Adrian Bailey, chair, Business, Innovation and Skills Select Committee
Adrian Bailey, chair, Business, Innovation and Skills Select Committee

You might expect to find industry awards and citations from the world of commerce hanging above Adrian Bailey’s fireplace.

As chair of the Business, Innovation and Skills Select Committee, you’d think ‘grip-and-grin’ pictures with business leaders such as Lord Sugar or Sir Richard Branson would adorn the home of the West Bromwich West MP.

But what you’ll find at the 67-year-old’s house in Oldbury, near Birmingham, are donkey ornaments, hundreds of them.

“I’m very interested in history in general, but antiques in particular, largely for the insight they give you into past life,” says Bailey, who ran an antiques auction business before entering parliament as a Labour MP in 2000.

“My wife was somewhat dismissive that lots of it was junk, but now she works as a guide at the Black Country Living Museum and is fascinated by the same stuff as me.

“Most of our recreational time now is spent mooching around antique shops and she collects donkey ornaments — we’ve got a collection of around 250 of all ages and all origins.”

Having first won his parliamentary seat at a by-election after three failed attempts more than a quarter of a century before, Bailey’s affection for antiques seems fitting considering he once saw himself as something of a relic.

“I thought I’d got too old to have a career in parliament and that 2000 would be my last shot, but I did it and having got there, it realised my basic ambition,” he says.

“I was 54 when I got in and in the New Labour era that made me pretty neanderthal, so my chances of getting a government position were slim.”

Since that election Salisbury-born Bailey has served as secretary of the All Party Parliamentary Group for Steel.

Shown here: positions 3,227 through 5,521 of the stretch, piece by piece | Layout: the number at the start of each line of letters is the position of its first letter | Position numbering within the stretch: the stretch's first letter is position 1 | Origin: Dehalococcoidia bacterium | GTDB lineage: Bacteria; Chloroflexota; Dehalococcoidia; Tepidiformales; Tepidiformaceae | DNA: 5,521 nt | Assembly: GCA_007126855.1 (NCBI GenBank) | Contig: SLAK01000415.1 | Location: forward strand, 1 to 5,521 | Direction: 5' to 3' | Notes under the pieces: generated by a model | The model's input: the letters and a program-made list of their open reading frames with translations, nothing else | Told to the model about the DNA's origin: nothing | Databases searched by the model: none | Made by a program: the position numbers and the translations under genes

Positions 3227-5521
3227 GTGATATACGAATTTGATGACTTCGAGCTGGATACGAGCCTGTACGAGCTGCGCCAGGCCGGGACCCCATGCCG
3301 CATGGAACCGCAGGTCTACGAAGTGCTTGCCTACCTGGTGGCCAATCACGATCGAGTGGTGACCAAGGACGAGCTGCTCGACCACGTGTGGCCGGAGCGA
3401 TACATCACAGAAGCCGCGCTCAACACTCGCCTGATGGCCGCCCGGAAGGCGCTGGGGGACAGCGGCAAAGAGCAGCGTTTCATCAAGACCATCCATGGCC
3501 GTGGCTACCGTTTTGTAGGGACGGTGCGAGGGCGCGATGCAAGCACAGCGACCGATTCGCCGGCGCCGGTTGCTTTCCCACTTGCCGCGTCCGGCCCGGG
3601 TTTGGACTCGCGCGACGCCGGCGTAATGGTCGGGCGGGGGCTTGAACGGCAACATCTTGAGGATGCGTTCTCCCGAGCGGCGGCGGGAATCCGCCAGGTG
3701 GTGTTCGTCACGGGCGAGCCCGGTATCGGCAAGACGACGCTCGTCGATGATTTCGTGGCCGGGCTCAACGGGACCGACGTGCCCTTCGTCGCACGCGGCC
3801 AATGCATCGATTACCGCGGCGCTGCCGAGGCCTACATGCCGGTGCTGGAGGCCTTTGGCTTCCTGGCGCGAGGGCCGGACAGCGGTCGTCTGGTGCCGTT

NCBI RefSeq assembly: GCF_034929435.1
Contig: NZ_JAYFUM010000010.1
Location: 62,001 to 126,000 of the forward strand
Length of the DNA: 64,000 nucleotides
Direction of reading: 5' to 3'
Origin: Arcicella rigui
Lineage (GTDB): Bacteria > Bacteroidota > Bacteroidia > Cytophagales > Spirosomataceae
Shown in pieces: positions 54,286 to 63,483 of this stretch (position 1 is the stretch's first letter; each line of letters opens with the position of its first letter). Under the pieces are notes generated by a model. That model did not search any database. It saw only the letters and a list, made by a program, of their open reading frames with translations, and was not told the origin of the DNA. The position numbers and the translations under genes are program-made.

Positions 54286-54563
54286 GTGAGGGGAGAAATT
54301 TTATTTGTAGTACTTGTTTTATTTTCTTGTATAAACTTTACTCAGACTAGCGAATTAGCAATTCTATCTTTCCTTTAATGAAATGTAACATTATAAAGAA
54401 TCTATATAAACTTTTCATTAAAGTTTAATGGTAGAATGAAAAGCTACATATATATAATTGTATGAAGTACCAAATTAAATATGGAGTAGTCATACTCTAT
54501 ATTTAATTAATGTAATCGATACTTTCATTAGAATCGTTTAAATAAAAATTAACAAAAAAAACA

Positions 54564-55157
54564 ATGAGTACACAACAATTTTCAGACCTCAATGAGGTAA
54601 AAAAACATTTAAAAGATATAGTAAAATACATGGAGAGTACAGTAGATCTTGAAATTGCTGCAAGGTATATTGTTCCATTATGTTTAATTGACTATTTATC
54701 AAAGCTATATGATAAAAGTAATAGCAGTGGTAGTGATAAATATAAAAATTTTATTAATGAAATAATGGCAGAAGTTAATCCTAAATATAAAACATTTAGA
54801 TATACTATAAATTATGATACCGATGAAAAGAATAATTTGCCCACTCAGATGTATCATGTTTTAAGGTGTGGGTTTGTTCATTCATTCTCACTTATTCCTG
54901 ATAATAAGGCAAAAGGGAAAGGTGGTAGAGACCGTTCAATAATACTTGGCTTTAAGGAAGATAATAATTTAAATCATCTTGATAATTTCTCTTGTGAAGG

However, it’s his election as the BIS committee chair in 2010 that has made him most proud.

“It fulfils just about everything I’d wanted to do,” says Bailey, a “football fanatic” season ticket-holder at Cheltenham Town.

“Lots of people say that when you’re in opposition, it [the select committee chair] is the best position because you have much more influence over government policy than if you’re a frontbencher in opposition.”

But he also knows that his committee’s remit is sometimes questioned, with FE and higher education split from the schools agenda, which is examined separately by the Education Select Committee.

“Having FE and higher education in with business might be a less than perfect division, but trying to deal with them all through one department, monitored by one select committee, would be a vast task and I don’t think it would be possible,” explains Bailey, who has a stepson.

Among his committee highlights have been the “rigorous and robust” interview of Kraft’s American management over the takeover of Midland-based Cadbury, and the apprenticeships report which, among other things, called for greater definition of the term itself.

However, a rare division within the committee is a career lowpoint. It happened over the appointment of Professor Les Ebdon to head the Office for Fair Access, after he said he would impose financial penalties on universities that failed to meet access targets.

From an early age I saw how government could alter the quality and life chances of working-class people”

The committee’s Tory MPs rejected Business Secretary Vince Cable’s recommendation, following which Labour member Paul Blomfield said the vote against Prof Ebdon, who later got the job regardless, was “a political ambush which had more to do with coalition politics than concern with access to our universities”.